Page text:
In the circumstances of the present case, it is fairer to all parties that the Court orders the property returned in kind to the Debtor. . . . Although the Court is confident, based upon the evidence before it, that the values as found are accurate, markets are nevertheless unpredictable and appraisal is an inexact science. This consideration outweighs the fact that the Debtor is now operating with other equipment at a different location so that it has little need for this real estate and equipment.
General Industries, 79 Bankr at 135. In Morris Communications the court noted that "[t]his approach [returning the property transferred unless to do so would be inequitable] avoids unnecessary contests over the meaning of the term 'value,' and thereby promotes judicial economy." Morris Communications, 75 Bankr at 629. See also In re Crabtree, 49 Bankr 806, 810, 811 (Bankr S D Ohio 1984); Vedaa, 49 Bankr at 411.
On the other hand, "[c]ourts will generally allow the trustee to recover the value of the property where the subject property is itself unrecoverable." Vedaa, 49 Bankr at 411, citing In re Southeast Community Media, Inc., 27 Bankr 834 (Bankr E D Tenn 1983) and In re Beck, 25 Bankr 947, 954 (Bankr N D Ohio 1982). See also In re James B. Downing & Co., 74 Bankr 906 (Bankr N D Ill 1987) (involving the transfer of whey which had been mixed into defendants' products or otherwise consumed); In re Ralph A. Veon, Inc., 17 Bankr 590 (Bankr W D Pa 1982) (involving the transfer of coal which had thereafter been processed and marketed by the transferee); Countryman, 3 Bankr Dev J at 467.(2)
Furthermore, it is suggested that "if conversion of the property results in a diminution in value of the property, the court should permit the trustee to recover the value of the property rather than the depleted property. . . . Depreciation in the value of the property due to market fluctuations may support the bankruptcy court in ordering restitution of the value of the property at the time of transfer." 4 Collier on Bankruptcy ¶ 550.02 at 550-6 n 6. Collier's statements find support in the case law.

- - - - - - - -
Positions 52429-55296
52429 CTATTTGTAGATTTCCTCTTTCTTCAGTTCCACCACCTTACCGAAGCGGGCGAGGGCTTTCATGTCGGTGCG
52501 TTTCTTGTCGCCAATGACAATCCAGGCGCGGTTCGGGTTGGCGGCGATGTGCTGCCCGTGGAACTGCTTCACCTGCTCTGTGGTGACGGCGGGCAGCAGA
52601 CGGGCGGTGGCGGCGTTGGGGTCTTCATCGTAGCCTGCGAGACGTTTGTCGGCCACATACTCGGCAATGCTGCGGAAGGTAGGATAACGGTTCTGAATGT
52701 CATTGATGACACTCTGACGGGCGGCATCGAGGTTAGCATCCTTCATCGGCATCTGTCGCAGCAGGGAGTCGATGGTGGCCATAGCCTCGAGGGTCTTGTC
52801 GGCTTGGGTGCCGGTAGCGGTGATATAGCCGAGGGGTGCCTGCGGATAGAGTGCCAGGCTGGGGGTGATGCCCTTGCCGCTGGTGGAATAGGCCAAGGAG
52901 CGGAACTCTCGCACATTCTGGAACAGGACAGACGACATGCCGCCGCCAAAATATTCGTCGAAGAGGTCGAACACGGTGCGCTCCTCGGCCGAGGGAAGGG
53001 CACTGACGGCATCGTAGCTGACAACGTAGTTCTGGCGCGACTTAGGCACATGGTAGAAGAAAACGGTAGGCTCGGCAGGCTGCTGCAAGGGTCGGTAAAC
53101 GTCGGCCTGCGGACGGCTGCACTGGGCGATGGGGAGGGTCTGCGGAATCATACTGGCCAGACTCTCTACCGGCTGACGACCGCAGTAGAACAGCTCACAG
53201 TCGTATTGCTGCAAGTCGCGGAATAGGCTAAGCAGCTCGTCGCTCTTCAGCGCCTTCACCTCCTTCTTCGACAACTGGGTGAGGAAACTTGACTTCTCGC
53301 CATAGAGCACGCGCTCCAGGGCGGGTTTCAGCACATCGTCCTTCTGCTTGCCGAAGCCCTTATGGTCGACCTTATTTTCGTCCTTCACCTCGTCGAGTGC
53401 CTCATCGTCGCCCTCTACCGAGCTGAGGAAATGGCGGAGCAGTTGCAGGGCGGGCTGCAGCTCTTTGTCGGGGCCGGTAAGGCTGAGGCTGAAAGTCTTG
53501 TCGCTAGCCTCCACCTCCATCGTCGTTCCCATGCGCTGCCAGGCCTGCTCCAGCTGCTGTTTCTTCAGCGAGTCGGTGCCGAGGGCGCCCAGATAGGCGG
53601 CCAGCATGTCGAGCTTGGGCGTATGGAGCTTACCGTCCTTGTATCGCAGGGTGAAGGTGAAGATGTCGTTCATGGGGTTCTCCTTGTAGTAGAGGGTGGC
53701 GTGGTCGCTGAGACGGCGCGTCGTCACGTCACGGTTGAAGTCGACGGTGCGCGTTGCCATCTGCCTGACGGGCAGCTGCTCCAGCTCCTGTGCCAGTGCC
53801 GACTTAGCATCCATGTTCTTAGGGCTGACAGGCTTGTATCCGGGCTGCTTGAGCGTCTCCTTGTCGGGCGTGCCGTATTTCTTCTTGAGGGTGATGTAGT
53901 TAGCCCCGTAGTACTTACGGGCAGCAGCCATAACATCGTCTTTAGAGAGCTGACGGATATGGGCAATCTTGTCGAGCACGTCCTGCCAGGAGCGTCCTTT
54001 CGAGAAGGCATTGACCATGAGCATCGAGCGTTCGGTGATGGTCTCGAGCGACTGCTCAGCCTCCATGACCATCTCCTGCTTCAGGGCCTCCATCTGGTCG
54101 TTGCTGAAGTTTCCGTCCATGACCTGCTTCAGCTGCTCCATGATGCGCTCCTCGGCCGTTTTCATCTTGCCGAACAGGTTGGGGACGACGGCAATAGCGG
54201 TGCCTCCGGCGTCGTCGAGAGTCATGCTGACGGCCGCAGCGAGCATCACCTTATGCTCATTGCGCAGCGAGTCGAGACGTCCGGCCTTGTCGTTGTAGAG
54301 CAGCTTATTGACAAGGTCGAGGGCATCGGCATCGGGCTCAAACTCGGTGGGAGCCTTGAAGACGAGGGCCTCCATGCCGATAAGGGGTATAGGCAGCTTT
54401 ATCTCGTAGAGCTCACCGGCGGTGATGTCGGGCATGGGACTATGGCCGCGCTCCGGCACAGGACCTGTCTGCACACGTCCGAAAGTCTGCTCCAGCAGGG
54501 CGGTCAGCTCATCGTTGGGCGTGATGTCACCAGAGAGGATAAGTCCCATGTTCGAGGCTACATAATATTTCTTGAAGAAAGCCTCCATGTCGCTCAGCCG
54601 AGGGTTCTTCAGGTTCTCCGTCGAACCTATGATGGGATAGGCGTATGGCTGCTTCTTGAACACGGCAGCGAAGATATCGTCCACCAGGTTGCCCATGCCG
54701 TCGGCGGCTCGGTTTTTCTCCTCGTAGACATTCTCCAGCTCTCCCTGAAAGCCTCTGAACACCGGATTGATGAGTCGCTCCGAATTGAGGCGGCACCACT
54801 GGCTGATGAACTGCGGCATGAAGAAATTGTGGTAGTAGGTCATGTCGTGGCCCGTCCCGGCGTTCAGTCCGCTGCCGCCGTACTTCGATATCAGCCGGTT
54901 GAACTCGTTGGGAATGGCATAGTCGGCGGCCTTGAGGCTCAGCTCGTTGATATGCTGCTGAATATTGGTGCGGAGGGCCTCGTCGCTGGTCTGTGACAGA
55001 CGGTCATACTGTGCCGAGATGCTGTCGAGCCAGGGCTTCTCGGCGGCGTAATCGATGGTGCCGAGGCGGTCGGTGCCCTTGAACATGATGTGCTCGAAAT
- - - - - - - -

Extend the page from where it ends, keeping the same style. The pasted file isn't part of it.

In In re First Software Corp. the court stated:
In the instant proceeding, the evidence showed a significant decline in the value of the returned inventory between March 25, 1986 and May 24, 1986. As a consequence, the Court is unable to conclude that First Software had a duty to accept the retendered goods or that the retender on May 24, 1986 would have made First Software whole. . . . If Computer Associates had sold the products it could have realized $1.5 million. It would be unwarranted at this point in time to order the return of the products to First Software since the products had depreciated in value by May 24, 1986 and today are presumably close to worthless in view of on-going product revisions and improvements.
In re First Software Corp., 84 Bankr 278, 286 (Bankr D Mass 1988), aff'd 107 Bankr 417 (D Mass 1989). Similarly, in In re Apollo Hollow Metal Hardware Co., Inc. the court stated:
[d]efendant contends that if the Court rules against it, it should be allowed to turn over the inventory now in its possession in lieu of any monetary judgment. The Court does not agree. It is the belief of the Court that from the December of 1983 or January of 1984 date until this adversary action was filed on October 2, 1984, defendant made use of and consumed certain hardware and metal that comprised the former inventory of debtor. To allow defendant to return what it now possesses in full satisfaction of all liability would not be appropriate or equitable in view of the depletion and the time involved.
In re Apollo Hollow Metal Hardware Co., Inc., 71 Bankr 179, 183 (Bankr W D Mo 1987). Likewise, in In re Computer Universe, Inc. the court stated:
Return of the property would be inappropriate in this instance. The defendant has been using the equipment for over a year. Although there was little direct testimony on the point, the defendant cannot seriously argue that personal property of this sort does not depreciate in value. The plaintiff cannot be made whole by the return of used computer equipment any more than by the return of an automobile that was transferred new but used for a year.
In re Computer Universe, Inc., 58 Bankr 28, 32 (Bankr M D Fla 1986) (citations omitted).